Welcome to Aboveground Pools and Decks! On this site you will find resources for all aboveground pools. I have owned an aboveground pool for 25 years and have only had to replace the liner twice. I switched to a Salt Chlorine Generator three seasons ago and it was the best thing I ever did. I will pay for the salt system in three years with the money I am saving on chemicals. Find out how to repair the metal side wall of your pool on this site. Find out how to make your own solar panels for less then $25.00 and each panel is 4 feet by 8 feet. Gain 10 degrees a day from three or less panels. Push the Pool Maintenance button on the left to see more tips and Hints.
Calculating Pool Volume Before you can determine the correct dosage of any chemical you are going to add, it is important to know how much water your pool holds. Make all your measurements in feet. Example: use 25.5 instead of 25′ 6″. 1. Figure out the average depth of your pool. (deep end depth) feet + (shallow end depth) feet = _______ feet / 2 = (average depth) feet. 2. Calculate your pool’s capacity using one of the formulas below.
» Rectangular or square: (length) feet x (width) feet x (average depth) feet x 7.5 = (pool capacity) gallons
» Oval: (maximum length) feet x (maximum width) feet x (average depth) feet x 5.9 = (pool capacity) gallons
» Circular: (diameter) feet x (diameter) feet x (average depth) feet x 5.9 = (pool capacity) gallons
Build Solar Panels for less than $25.00. How is that possible you ask! I have designed solar panels with common materials you can purchase at any hardware or building supply store for less than twenty dollars. You can get these free plans direct from this web site, With the cost of new solar panels at retail price, that is anywhere from $100.00 to $250.00, you can see how much you would be saving. So the plans would be a deal at $100.00 but you can get them here for FREE. Get your plans here Solar Panels
This 25,000 gallon pool has a normal 1.5 HP pool pump. It runs 8 hours per day. It pumps about 80 gallons per minute, which means that it circulates 38,400 gallons each day. The pump draws 9.0 amps at 240 volts. At a cost of 10 cents per kilowatt hour, that translates to a cost of $1.73 per day or $51.90 per month to operate the pool.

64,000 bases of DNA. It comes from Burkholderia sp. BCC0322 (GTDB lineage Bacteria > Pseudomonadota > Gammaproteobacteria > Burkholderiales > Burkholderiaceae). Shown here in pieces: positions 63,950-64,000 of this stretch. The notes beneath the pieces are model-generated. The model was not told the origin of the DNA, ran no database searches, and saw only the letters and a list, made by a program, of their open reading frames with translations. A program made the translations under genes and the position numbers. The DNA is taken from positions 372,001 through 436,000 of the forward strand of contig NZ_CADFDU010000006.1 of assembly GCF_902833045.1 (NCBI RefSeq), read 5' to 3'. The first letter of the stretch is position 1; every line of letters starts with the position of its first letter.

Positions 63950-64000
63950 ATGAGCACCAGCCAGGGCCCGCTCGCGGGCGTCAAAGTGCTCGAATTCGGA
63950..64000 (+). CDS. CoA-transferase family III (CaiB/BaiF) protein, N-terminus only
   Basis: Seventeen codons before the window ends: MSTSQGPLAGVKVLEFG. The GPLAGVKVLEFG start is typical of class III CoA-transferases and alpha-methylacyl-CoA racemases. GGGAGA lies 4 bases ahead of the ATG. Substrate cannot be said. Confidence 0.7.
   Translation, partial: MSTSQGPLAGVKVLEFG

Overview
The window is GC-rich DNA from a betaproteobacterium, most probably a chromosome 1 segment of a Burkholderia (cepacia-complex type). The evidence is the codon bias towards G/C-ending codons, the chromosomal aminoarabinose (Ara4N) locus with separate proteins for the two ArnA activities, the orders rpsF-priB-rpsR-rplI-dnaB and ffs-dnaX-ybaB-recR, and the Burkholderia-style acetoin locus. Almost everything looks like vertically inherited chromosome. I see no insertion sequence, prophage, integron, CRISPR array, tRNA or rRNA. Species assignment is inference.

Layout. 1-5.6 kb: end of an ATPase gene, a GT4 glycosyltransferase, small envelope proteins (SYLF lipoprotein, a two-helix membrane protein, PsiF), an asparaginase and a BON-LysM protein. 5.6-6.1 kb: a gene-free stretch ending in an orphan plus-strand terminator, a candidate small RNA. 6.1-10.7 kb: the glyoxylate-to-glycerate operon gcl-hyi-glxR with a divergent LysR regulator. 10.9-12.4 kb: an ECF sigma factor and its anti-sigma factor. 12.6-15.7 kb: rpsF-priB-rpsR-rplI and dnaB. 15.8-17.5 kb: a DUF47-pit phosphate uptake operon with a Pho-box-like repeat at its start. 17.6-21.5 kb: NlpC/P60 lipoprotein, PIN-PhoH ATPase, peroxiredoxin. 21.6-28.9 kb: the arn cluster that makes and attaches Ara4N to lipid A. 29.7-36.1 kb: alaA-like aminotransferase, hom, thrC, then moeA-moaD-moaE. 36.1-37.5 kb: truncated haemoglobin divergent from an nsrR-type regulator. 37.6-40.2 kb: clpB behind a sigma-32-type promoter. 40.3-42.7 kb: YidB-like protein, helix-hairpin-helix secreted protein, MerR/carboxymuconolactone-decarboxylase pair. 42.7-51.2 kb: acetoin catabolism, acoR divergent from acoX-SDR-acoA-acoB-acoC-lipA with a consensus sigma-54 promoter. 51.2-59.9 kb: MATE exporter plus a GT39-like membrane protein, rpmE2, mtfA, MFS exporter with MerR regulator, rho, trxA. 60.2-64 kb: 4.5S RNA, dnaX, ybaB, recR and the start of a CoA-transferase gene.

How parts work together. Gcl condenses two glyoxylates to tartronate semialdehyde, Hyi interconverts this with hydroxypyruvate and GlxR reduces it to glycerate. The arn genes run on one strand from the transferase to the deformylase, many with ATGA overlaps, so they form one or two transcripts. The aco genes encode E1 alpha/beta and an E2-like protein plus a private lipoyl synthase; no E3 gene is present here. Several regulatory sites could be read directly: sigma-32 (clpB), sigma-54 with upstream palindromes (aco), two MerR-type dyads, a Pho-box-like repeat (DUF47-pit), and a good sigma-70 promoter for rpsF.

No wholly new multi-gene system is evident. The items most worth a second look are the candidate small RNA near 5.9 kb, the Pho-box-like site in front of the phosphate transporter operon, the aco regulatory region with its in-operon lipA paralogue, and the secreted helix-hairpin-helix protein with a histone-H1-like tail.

This 25,000 gallon pool has a two speed 1.5 HP pool pump. It runs 12 hours per day in low speed. In low speed it pumps about 40 gallons per minute which means that it circulates 28,800 gallons each day. (Remember that the pool only needs to turn the water over once each day). The pump draws 2.25 amps at 240 volts in low speed. At a cost of 10 cents per kilowatt hour, that translates to a cost of $0.65 per day or $19.50 per month to operate the pool. The only time you really need to turn it to high speed is for back washing or vacuuming, or if you need to increase the flow rate temporarily.
In this example you are moving less water, but the reality is that most pumps are over sized and as a result the pools are over-circulated. The 2 Speed pump provides just the circulation that your pool needs at a fraction of the cost. Keeping the pool circulating a longer period of time each day has a couple of advantages: The longer periods of circulation will help to reduce the occurrence of algae. If you have a salt system, you can run the system many more hours per day and get increased chlorine production if needed.
The 1.5 HP pump will typically make quite a bit of noise. This is partly the result of pump noise but more the result of water flowing through the pump and the piping.
The 1.5 HP Two Speed pump on low speed will make very little noise, just a low hum. This is because it is working under much less pressure and the turbulence in the piping is non-existent.
The water in a salt water pool is approximately 1/7th the saltiness of sea water and about the same level of saltiness as the human body. Salt water pool systems definitely do not create any build-up of any kind in a swimming pool and do not harm gunite or any other pool surface. Incidentally, for a vinyl-lined pool, salt water systems are much better for the liner than adding chlorine. Salt water systems are better for pools and for the people who use them – No toxic chemicals to be stored or handled; no chlorine smell nor stinging eyes; and lower maintenance.
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